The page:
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Noir: A Novel by Christopher Moore
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Noir: A Novel

by Christopher Moore

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Take a slightly dysfunctional bartender, throw in a beautiful dame, a corrupt cop, a deadly snake, a secret society for wealthy men, a general, a couple of men in black, and an alien with a penchant for blowing things up (but mostly cows), set them all in western US in 1947 and you’ve got Noir by Christopher Moore. It’s a zany, action-packed, extremely entertaining send-up of post-war noir and it had me giggling throughout.

Thanks to Edelweiss+ and Wm Morrow Publishing for the opportunity to read this book in exchange for an honest review ( )
  lostinalibrary | Sep 11, 2018 |
About halfway through Noir, sweat started pouring out of me like beer at a Delta House toga party and my gut wrenched hard as if a Mike Tyson body shot found home. I was afraid. I’d been here before. Like yesterday’s déjà vu redux.

I didn’t want to believe a book could be so cruel, like a dame, leading you on and leading you on, then leaving footprints on your stomach as she walks out of your heart. Heels. Always in heels.

I was having a good time. What if it ended with a hard fall just like that? I shook it off and read on into the night. I had to…

As I closed my Kindle app and the glow of my iPad faded off into the foggy night, I took a long last look back…It was done. And it was good. Very good.

“You. Yeah, you. Author Guy. We’ll meet again, we will. Soon.” ( )
  mtbass | Aug 31, 2018 |
We'd just finished a Nordic Noir mystery on the car drive up from Charleston to Canada, and picked this as our next book. Fantastic. We listened to the audible version, and the reader had the perfect voice for this novel. As much as I enjoyed the novel itself, the afterward by the author was great, and , oddly enough really personal, as I'd read just about everything he mentioned in it for the time, and knew some of the authors. Christopher Moore has yet to disappoint. ( )
  bookczuk | Aug 19, 2018 |
It’s 1947 in San Francisco, and bartender Sammy’s life is about to change forever. Not only is he smitten with the gorgeous blonde Stilton (as in The Cheese), but she’s smitten with him too. But there have been strange things going on of late, including sightings of UFOs and something weird happening in Roswell, New Mexico, and the air force general leading the base there has come to San Francisco in a bid to be invited to join the Bohemian Club. He asks Sammy to help him achieve that end, and before too long all sorts of plans are going awry….Christopher Moore writes very funny stories, and his spoofing of hard-boiled noir from the 1940s is very funny indeed. He does put in a disclaimer at the very beginning, noting that the language used in 1940s America concerning gender, race and culture could be offensive to some readers, but if you can’t separate the satire of the story from the author, you probably wouldn’t like this book anyway. Given that he throws in everything but the proverbial kitchen sink, it’s quite a delicious guilty pleasure to watch him juggle all the balls he throws into the air in this book; a lot of fun. ( )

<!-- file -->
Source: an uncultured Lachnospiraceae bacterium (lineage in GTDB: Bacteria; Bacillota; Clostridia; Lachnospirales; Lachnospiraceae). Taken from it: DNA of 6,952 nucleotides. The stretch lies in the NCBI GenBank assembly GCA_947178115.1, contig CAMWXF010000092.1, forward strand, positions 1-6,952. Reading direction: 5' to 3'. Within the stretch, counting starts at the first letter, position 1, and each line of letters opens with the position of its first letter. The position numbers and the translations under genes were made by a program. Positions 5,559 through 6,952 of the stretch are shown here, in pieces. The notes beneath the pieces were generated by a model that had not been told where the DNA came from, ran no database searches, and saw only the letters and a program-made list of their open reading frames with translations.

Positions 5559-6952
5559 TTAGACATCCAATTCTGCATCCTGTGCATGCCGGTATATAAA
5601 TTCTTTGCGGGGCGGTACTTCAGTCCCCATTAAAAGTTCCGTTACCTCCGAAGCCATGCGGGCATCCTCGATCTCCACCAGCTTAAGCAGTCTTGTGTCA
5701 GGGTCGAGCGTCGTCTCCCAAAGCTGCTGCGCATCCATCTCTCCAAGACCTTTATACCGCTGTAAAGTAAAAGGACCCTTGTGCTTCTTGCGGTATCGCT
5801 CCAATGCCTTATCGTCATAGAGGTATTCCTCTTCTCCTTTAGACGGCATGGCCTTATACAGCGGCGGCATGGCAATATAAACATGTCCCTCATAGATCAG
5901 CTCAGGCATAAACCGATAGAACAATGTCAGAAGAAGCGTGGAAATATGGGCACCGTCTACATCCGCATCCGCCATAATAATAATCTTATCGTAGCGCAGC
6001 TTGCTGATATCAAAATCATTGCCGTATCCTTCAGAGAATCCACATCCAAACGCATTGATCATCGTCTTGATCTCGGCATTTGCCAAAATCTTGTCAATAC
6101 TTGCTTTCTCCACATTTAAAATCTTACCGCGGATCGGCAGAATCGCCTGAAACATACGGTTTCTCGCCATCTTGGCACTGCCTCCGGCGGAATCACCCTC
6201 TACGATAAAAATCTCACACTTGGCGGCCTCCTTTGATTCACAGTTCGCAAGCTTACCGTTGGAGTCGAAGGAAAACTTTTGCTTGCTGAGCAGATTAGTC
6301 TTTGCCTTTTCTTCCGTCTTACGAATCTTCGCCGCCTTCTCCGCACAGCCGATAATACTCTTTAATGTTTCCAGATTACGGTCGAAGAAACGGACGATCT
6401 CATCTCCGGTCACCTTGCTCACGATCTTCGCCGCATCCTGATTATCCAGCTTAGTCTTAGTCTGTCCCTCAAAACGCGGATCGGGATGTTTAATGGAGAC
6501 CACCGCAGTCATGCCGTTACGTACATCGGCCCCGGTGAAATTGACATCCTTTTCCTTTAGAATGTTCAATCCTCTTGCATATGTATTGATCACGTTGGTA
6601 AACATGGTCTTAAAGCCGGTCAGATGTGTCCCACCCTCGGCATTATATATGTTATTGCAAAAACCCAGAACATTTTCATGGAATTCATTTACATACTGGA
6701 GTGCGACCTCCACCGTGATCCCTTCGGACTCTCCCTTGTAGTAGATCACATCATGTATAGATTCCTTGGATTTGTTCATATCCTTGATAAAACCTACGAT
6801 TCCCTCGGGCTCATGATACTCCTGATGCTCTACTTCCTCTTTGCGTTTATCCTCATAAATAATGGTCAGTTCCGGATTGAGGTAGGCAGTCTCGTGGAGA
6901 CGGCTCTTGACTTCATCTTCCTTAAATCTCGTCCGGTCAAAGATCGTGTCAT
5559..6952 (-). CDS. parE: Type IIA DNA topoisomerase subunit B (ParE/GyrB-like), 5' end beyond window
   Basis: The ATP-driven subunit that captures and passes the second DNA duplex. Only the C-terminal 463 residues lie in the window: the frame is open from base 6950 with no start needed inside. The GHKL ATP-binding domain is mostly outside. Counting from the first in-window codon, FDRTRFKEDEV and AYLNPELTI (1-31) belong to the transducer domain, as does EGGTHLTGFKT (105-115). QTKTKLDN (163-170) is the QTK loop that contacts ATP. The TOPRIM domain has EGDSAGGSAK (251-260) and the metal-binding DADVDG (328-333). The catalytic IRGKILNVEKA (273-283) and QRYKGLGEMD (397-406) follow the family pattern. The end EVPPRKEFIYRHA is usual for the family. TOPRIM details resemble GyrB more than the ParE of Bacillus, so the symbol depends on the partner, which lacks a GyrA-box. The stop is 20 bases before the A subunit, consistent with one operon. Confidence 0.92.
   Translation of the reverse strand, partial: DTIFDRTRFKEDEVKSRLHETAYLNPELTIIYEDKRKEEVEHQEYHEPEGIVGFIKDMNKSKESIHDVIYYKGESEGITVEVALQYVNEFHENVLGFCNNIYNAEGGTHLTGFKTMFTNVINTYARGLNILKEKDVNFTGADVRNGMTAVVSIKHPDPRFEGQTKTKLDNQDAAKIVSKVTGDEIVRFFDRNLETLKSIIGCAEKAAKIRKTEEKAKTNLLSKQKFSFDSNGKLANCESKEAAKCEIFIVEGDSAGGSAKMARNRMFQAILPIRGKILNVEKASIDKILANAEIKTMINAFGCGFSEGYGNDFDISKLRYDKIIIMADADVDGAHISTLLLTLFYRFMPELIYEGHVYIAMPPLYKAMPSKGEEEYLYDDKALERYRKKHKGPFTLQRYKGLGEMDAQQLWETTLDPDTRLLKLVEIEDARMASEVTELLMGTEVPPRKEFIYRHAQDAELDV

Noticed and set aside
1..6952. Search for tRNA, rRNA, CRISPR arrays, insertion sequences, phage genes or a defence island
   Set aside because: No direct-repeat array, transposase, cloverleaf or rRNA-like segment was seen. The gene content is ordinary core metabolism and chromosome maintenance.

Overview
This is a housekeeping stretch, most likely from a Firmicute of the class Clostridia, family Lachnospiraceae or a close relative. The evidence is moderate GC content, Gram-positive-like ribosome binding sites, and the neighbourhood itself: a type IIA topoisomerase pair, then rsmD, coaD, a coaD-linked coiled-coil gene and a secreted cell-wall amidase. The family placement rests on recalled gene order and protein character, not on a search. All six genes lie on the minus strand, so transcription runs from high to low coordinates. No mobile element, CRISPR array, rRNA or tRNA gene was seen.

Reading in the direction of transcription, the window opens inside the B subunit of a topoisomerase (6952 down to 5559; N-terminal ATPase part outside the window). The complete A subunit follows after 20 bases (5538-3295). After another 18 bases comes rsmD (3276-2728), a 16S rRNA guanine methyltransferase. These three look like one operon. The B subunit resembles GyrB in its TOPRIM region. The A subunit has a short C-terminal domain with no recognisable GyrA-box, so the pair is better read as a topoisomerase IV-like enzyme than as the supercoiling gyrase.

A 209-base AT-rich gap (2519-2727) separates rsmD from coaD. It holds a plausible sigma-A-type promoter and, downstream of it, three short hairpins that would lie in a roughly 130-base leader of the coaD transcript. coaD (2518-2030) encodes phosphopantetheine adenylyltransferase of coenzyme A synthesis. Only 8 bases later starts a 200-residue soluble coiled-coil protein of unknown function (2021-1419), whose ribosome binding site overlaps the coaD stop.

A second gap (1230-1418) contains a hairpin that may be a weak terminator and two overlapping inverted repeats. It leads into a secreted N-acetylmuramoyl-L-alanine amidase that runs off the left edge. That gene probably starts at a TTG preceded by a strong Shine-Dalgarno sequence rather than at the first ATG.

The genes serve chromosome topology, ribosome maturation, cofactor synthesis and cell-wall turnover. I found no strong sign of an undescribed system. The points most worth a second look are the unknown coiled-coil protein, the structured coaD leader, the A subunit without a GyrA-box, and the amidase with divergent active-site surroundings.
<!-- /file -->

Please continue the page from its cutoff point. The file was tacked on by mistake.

thefirstalicat | Aug 5, 2018 |
Christopher Moore’s fantasy novels have explored a wide variety of topics, from vampires to Shakespeare to Jesus, with his characteristic humor and unique perspective. In his latest outing, Noir, Moore takes on the stereotypical hard-boiled detective stories set in the post-WWII era. At the front of the book is a disclaimer that reminds readers that the story’s historical and cultural context differs greatly from today’s, and that some may find the attitudes and vocabulary of the characters offensive if viewed through a contemporary lens. Sammy “Two Toes” Tiffin is a salty character working a bar in 1947 San Francisco. As in many Noir tales, he encounters a mysterious and alluring femme fatale who saunters into the bar one night, and he is immediately entranced by her. Sammy attempts to continue their flirtation while chasing down a money-making scheme involving poisonous snakes and the elders of Chinatown. His boss also wants him to use his connections to obtain some “company” for a party thrown by a General from the area of Roswell. Of course, with Moore at the helm, things soon spin off into strange and amusing territory, tying together the different character and plot elements. Noir is fast-paced and witty, but probably not Moore’s best. In attempting to parody the hard-boiled genre, he piles on the misogynistic and racial stereotypes he is trying to skewer. Some might find the result to be a bit tiresome and repetitious. Still, Moore is always entertaining and innovative, making Noir a worthwhile addition to a list of summer reads. ( )
  jnmegan | Jul 31, 2018 |
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This book is for Jeff Mong, my friend.
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A "standalone novel set on the mean streets of San Francisco in the aftermath of World War II"--

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